Improving the politics of biotechnological innovations in food security and other sustainable development goals

Alan Raybould*

*Corresponding author for this work

Research output: Contribution to journalComment/debatepeer-review


The unwarranted interference of some environmental non-governmental organisations (ENGOs) in decision-making over genetically modified (GM) crops has prompted calls for politics to be removed from the regulatory governance of these products. However, regulatory systems are inevitably political because their purpose is to decide whether the use of particular products will help or hinder the delivery of public policy objectives. ENGOs are most able to interfere in regulatory decision-making when policy objectives and decision-making criteria are vague, making the process vulnerable to disruption by organisations that have a distinct agenda. Making regulatory decision-making about GM crops and other green biotechnology more resistant to interference therefore requires better politics not the removal of politics. Better politics begins with political leadership making a case for green biotechnology in achieving food security and other sustainable development goals. Such a policy must involve making political choices and cannot be outsourced to science. Other aspects of better politics include regulatory reform to set policy aims and decision-making criteria that encourage innovation as well as control risk, and engagement with civil society that discusses the values behind attitudes to the application of green biotechnology. In short, green biotechnology for sustainable development needs better politics to counter well-organised opposition, to encourage innovation, and to build the trust of civil society for these policies. Removing politics from regulatory governance would be a gift to ENGOs that are opposed to the use of biotechnology.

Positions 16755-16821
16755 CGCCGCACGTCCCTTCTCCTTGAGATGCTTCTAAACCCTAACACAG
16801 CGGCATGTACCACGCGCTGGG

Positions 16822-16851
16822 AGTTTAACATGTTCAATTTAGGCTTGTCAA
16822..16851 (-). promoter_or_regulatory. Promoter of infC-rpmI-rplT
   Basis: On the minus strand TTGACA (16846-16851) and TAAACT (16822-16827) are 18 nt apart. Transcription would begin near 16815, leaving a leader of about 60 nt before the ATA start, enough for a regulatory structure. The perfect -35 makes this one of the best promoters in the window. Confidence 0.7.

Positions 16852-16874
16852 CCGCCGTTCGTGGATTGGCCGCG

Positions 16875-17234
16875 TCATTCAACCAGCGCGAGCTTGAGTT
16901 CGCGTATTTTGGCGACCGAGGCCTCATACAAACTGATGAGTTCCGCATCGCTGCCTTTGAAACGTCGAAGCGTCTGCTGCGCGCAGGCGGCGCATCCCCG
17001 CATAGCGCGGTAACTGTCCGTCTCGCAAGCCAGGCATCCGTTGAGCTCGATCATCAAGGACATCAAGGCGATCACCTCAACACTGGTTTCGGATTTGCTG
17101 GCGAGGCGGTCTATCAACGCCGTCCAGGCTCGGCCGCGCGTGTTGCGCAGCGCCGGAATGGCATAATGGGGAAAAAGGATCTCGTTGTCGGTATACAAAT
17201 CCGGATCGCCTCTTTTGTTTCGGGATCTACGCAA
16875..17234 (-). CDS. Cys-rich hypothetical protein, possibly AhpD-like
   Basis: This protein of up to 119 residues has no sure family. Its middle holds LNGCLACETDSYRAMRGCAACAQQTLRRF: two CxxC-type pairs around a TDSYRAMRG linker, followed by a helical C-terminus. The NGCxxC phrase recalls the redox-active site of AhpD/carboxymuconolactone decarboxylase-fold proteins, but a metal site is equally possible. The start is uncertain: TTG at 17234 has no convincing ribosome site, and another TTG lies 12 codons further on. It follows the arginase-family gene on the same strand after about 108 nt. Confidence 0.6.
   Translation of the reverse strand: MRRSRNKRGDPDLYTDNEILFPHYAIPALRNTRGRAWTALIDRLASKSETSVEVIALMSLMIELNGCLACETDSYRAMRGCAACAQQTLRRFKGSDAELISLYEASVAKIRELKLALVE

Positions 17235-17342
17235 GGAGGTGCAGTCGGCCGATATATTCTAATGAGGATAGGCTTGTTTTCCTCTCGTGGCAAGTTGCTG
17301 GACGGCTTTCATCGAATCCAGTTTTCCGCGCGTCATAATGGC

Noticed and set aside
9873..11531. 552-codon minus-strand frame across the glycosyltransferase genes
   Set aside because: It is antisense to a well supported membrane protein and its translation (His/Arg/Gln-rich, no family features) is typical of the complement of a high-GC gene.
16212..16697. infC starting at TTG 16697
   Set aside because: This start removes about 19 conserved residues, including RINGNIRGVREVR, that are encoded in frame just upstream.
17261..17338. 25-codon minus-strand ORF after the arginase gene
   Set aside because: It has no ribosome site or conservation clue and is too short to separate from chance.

Original languageEnglish
JournalTransgenic Research
Early online date5 Aug 2021
Publication statusE-pub ahead of print - 5 Aug 2021


  • civil society
  • decision-making criteria
  • policy choices
  • public engagement
  • regulatory policy
  • trust


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